Aliens have invaded Earth, leaving a decimated landscape in their wake, dotted with survivors and alien infiltrators capable of taking on human form. As two armed friends (Key and Peele) attempt to navigate the decimated landscape, they occasionally encounter survivors, who express relief at having found another human, and attempt to join them. However, before letting their guard down, the two friends develop an interesting method to check if the people they meet are indeed humans.

5 Season 4, Ep 3: Georgina and Esther and Satan

As two old friends Esther (Key) and Georgina (Peele) kneel in their pews, awaiting the start of Sunday service, they share stories of family members who gave in to Satan’s pangs (drugs, give in to sexual urges, etc.). As the couple make colorful threats about what they would do to the devil if they could get their hands on him, they are visited by Satan himself, who attempts to possess the women. He quickly learns that, at the two old friends, he has bitten off more than he can chew.

Related: 10 Scariest Scenes In A Jordan Peele Movie, Ranked

4 Season 4, Ep 6: The Scariest Movie Ever

The scariest movie of all time has just ended. Two friends (Key and Peele) come out of the theater, seemingly unimpressed with what they’ve just seen. However, their actions speak differently. Despite their rejection from the movie, they decide to go back to Peele’s car together rather than be alone – not because they’re scared, of course. Along the way, the couple do their best to avoid innocuous objects/scenarios (a garbage can, a puddle, a car parked in a dark street) which represented certain details used for deceptive effect in the film that they just saw.

3 Season 4, Ep 9: Meltdown Aerobics

It’s the live taping of the 1987 Jazz Fit Championship. Two contestants, Flash (Peele) and Lightning (Key) are dancing for the cameras, when suddenly the director, played to perfection by genre veteran Clint Howard, uses cue cards to deliver tragic news to Lightning. Apparently, his wife and daughter were involved in a hit-and-run accident on their way to check-in to surprise him. Despite Lightning’s dismay, he is charged via the hastily scribbled cue cards of “Keep Dancing”. As the story unfolds, it becomes clear that his competitor Flash may have played a role in “the accident,” in this skit that simultaneously encapsulates the cheerful nerdy of the The 80s aerobics crazewhile conveying a rapidly escalating sense of dread.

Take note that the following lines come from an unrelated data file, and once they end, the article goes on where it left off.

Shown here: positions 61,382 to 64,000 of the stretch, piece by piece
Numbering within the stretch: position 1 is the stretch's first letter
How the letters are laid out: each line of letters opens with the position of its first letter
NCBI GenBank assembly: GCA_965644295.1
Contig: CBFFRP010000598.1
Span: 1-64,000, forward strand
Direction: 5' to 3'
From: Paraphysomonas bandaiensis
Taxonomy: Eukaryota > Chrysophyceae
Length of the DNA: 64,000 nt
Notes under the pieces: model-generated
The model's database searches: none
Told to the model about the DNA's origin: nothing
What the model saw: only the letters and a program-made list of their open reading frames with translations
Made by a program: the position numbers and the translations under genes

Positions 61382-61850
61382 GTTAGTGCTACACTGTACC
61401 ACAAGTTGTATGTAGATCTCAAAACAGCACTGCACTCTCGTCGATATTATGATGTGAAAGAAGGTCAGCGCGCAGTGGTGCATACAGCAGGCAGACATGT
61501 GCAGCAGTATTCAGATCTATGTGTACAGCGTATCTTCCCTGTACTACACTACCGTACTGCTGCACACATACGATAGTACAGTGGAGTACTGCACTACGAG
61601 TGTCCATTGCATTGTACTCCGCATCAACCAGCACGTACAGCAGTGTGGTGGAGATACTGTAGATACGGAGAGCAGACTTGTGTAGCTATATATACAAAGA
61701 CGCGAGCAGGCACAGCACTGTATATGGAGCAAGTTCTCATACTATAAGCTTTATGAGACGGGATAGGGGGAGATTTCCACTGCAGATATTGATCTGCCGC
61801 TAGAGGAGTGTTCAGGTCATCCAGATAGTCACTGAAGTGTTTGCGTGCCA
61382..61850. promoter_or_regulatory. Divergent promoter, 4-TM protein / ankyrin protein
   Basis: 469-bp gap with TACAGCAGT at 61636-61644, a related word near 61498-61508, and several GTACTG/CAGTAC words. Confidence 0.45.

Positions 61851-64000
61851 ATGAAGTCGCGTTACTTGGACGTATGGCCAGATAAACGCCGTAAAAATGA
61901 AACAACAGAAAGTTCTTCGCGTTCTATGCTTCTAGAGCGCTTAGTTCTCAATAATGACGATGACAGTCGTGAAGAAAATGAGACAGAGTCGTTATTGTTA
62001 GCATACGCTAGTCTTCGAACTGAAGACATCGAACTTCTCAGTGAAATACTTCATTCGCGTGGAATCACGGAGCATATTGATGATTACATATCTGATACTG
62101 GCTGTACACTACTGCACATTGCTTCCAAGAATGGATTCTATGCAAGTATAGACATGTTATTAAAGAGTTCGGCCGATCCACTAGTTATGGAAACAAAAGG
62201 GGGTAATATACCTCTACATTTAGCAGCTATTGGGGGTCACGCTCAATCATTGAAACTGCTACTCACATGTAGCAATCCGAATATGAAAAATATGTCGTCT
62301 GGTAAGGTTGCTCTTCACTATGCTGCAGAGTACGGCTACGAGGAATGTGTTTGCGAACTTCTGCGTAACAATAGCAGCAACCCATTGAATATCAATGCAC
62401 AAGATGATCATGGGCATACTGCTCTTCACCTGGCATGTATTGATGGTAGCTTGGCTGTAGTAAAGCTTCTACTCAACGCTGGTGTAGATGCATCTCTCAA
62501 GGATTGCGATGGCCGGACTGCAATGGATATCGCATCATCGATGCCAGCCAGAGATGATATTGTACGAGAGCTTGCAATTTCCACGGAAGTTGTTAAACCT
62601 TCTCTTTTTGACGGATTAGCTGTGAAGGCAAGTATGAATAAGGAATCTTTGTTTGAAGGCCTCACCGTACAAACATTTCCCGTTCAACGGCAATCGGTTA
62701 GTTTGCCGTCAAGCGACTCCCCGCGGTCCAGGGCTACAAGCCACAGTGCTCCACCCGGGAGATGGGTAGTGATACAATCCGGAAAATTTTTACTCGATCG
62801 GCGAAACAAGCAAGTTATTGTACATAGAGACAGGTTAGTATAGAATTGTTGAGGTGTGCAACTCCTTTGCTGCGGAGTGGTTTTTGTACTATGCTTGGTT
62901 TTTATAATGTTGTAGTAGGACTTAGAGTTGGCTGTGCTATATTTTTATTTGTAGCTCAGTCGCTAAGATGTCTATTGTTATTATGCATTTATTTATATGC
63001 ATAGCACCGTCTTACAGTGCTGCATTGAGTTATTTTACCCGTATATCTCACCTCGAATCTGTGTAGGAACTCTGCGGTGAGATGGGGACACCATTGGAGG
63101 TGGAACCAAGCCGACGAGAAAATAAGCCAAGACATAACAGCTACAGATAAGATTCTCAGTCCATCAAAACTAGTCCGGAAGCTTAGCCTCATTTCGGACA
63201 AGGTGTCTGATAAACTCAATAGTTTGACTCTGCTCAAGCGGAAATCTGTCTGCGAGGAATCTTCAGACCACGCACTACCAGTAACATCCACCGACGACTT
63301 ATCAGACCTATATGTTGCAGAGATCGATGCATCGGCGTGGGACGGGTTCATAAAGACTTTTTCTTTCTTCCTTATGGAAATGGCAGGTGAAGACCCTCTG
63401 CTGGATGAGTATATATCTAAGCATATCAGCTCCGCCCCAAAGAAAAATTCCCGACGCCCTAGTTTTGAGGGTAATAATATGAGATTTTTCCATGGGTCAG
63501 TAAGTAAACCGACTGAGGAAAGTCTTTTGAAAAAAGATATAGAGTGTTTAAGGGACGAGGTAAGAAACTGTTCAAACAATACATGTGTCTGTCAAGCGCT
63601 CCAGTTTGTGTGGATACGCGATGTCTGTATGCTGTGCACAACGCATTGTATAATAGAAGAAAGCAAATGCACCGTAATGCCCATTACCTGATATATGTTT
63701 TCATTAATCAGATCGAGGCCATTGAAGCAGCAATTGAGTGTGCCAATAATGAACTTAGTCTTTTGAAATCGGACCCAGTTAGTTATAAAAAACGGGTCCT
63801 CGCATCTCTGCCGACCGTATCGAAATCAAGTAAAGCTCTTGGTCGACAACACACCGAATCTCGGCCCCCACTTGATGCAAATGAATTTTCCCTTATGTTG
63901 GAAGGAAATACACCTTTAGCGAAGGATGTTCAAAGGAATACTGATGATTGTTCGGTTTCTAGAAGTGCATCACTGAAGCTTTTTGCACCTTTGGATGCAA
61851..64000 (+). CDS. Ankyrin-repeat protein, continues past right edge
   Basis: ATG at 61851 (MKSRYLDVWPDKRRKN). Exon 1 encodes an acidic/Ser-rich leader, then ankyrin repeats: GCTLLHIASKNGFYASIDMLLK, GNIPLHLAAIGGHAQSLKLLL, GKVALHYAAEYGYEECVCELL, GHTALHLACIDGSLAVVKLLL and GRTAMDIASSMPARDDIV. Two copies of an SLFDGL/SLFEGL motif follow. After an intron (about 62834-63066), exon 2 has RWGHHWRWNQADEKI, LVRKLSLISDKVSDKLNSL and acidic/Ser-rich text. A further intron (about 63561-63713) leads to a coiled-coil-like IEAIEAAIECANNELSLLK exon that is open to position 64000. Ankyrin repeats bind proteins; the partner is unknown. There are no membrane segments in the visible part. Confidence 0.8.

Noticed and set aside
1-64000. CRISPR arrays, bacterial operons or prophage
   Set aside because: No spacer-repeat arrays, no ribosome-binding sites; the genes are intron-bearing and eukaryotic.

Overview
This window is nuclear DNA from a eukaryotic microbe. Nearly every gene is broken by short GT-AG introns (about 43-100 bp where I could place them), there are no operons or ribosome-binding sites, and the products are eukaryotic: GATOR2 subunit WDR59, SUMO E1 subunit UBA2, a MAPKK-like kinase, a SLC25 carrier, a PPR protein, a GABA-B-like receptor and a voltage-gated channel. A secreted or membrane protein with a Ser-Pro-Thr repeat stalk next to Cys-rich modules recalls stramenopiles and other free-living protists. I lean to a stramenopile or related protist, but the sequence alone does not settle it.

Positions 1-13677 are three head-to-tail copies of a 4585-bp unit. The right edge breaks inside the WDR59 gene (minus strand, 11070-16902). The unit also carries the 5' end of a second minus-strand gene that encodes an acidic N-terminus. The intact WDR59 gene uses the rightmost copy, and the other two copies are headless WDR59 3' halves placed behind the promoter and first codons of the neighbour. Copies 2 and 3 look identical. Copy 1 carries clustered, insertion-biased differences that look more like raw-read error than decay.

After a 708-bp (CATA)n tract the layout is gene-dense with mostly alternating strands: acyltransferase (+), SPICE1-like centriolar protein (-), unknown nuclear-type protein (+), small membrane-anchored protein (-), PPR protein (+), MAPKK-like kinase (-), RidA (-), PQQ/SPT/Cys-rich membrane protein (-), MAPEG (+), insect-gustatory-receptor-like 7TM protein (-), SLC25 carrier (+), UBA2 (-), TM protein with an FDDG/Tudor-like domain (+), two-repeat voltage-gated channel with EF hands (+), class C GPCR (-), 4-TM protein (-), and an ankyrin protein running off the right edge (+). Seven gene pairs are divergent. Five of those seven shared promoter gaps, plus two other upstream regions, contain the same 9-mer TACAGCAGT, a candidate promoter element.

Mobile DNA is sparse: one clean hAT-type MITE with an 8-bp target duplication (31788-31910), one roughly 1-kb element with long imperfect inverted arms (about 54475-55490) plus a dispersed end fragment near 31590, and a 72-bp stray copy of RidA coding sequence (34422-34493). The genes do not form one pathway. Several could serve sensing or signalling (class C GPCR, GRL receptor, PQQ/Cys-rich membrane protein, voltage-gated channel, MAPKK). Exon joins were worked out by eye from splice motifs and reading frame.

2 Season 4, Ep 6: A serial killer is thwarted

A detective (Key) confronts a serial killer named Carlo (Peele) in a house of mirrors. As Carlo tries to use the mirrors to his advantage, the detective eventually gets the upper hand. Holding Carlo at gunpoint, the detective makes a list of Carlo’s victims and demands to know where “the girl” is. Unwilling to admit defeat, Carlo tries to convince the detective that he is, in fact, another reflection in the mirror, and not the real Carlo.

1 Season 2, Ep 6: Shining

New employee Ray (Key) is introduced into the office by his supervisor, who introduces him to another black employee, Dick (Peele), in a play on Stephen King’s character Dick Hallorann. the brilliant. Ray soon learns that Dick, and all other black people, possess the ability to shine. However, to unlock this ability, you must first be shined by another black person. Ray then reveals that he grew up in a white neighborhood and then moved to Dartmouth, suggesting he had never met another black person to shine with. As he familiarized himself with this newfound power, Ray found he was able to communicate with various black celebrities, including Kobe Bryant, Denzel Washington, Lil John, Samuel L. Jackson, Barack Obama, and Billy Dee Williams. Just as he learns to control the Shining, with the help of Morgan Freeman, Dick holds him up and orders him to kill his white supervisor.